American Christians Views On The War, The First Sin & Lessons On Prayer From The Christmas Story
American Christians tend to have nuanced perspectives on the circumstances surrounding the war between Israel and Hamas but clear views on the reality of Hamas, the rights of Israel and the need to protect innocent lives, according to Lifeway Research. A Lifeway Bible study says, in Genesis 3, we read of Adam and Eve in the Garden of Eden. And, in the Christmas story, as told through the winding narrative of Luke, there briefly appears a mysterious man of prayer named Simeon (Luke 2:25-35).
American Christians tend to have nuanced perspectives on the circumstances surrounding the war between Israel and Hamas but clear views on the reality of Hamas, the rights of Israel and the need to protect innocent lives, according to Lifeway Research.
Three in 4 self-identified Christians in the U.S. (75 percent) say Hamas is “an extremist group that is isolated from most other Arabs who live in Israel and neighboring countries.” More than 4 in 5 (83 percent) agree Israel “must take bold measures to defend itself against Hamas’ decades-long campaign of terrorism against Israel.”
Most American Christians (88 percent) say Israelis have the right to determine their own statehood and government. Around 3 in 4 (76 percent) say the same about the Palestinians’ governance. A similar number (74 percent) agree Palestinians “have the right to defend themselves and the land their families have lived on for generations.”
A Lifeway Bible study says, in Genesis 3, we read of Adam and Eve in the Garden of Eden. Satan, in the form of a crafty serpent, approached Eve to inquire about eating from any tree in the garden. She responded by identifying the tree in the middle of the garden as being forbidden from eating and touching. The serpent questioned the consequences of partaking from the tree, explaining that she would not die but rather would become like God. The serpent also cast doubt on God’s motives for not allowing Adam and Eve to eat from the tree.
As believers, we should not underestimate Satan’s craftiness. He is actively looking for ways to deceive us. We learn in Genesis 3 that the promises that accompany the temptation to sin lead to brokenness. Thankfully, God offers grace in the middle of our rebellion against Him. When we repent, we turn from sin and to Him. This is the good news: “If we confess our sins, he is faithful and righteous to forgive us our sins and to cleanse us from all unrighteousness” (1 John 1:9).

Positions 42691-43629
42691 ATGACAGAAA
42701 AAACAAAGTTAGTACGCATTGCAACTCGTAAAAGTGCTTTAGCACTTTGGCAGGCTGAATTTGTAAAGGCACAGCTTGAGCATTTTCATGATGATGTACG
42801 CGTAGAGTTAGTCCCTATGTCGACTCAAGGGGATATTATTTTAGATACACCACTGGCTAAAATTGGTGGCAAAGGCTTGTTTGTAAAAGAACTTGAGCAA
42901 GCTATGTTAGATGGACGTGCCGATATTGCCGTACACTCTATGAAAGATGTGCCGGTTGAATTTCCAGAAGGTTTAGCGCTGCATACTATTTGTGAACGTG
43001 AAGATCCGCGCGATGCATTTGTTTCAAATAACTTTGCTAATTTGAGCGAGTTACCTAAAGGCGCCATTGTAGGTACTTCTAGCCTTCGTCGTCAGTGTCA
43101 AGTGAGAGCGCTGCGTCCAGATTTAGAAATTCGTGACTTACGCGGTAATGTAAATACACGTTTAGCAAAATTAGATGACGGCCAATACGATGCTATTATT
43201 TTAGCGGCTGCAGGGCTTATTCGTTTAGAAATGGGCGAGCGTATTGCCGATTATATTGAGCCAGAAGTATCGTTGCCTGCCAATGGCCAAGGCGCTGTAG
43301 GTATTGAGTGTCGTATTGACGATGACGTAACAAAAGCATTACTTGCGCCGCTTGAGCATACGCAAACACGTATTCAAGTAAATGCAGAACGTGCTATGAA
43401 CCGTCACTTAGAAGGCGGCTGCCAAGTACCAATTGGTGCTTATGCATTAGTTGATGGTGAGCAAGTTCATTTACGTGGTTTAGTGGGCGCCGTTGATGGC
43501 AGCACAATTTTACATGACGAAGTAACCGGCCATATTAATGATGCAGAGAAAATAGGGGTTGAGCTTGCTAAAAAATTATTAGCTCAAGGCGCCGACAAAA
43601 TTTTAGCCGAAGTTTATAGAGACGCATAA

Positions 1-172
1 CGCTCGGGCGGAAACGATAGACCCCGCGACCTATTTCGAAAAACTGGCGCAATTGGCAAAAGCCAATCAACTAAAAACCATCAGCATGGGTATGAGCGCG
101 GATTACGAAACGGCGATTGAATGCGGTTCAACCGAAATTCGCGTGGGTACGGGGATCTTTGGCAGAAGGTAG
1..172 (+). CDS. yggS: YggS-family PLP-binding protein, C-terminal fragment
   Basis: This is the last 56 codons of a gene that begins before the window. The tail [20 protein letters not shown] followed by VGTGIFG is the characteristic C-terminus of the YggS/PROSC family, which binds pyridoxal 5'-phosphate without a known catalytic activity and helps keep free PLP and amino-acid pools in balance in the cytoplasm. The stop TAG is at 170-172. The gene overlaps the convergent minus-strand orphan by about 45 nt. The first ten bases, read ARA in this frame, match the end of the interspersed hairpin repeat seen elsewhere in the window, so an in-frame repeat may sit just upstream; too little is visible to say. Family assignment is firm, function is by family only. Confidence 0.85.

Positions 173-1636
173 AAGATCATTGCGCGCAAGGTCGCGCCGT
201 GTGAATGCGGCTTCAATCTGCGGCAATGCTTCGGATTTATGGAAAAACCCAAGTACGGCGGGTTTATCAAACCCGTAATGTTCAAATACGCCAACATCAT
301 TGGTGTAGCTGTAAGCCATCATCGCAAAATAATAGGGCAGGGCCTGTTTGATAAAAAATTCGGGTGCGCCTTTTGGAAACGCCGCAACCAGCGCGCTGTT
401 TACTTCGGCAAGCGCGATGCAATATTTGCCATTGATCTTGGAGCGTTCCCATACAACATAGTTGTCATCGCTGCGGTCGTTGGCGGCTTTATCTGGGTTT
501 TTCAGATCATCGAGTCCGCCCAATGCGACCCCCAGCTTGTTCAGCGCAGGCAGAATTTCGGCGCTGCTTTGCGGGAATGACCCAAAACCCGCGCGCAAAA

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In the Christmas story, as told through the winding narrative of Luke, there briefly appears a mysterious man of prayer named Simeon (Luke 2:25-35). For our purposes, it is what he teaches us about prayer that matters. Simeon had learned how to wait in prayer.
He had been “waiting” (presumedly for quite some time); and he was now content finally to die when at long last, in answer to prayer, God would let him “depart in peace” (v. 29) since he said, “my eyes have seen your salvation” (v. 30).
The implication is that someone who had been waiting for a long time in prayer was suddenly rewarded for his patience. That is the lesson learned from the prayer life of Simeon.
The heroic prayer warrior George Müller once observed, “It is not enough to begin to pray, nor to pray aright; nor is it enough to continue for a time to pray; but we must patiently, believing, continue in prayer until we obtain an answer.” In the 21st century, our prayer lives are still blessed by patiently waiting.
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Noncommercial religious broadcasters are asking the U.S. Supreme Court to review copyright royalty fees, alleging they favor secular speech over religious expression. In the midst of Ukraine’s ongoing conflict, which has tragically claimed over 10,000 civilian lives, the story of Luba, a woman whose life was shattered by the bombing of her home in Bakhmut, highlights the profound impact of compassion and faith. And, in the midst of Ukraine’s ongoing conflict, which has tragically claimed over 10,000 civilian lives, the story of Luba, a woman whose life was shattered by the bombing of her home in Bakhmut, highlights the profound impact of compassion and faith.
ERLC Releases Guide For Gender Confusion, An Answer to Prayer by a Mississippi Church & Essential Resources for Sermon Illustrations
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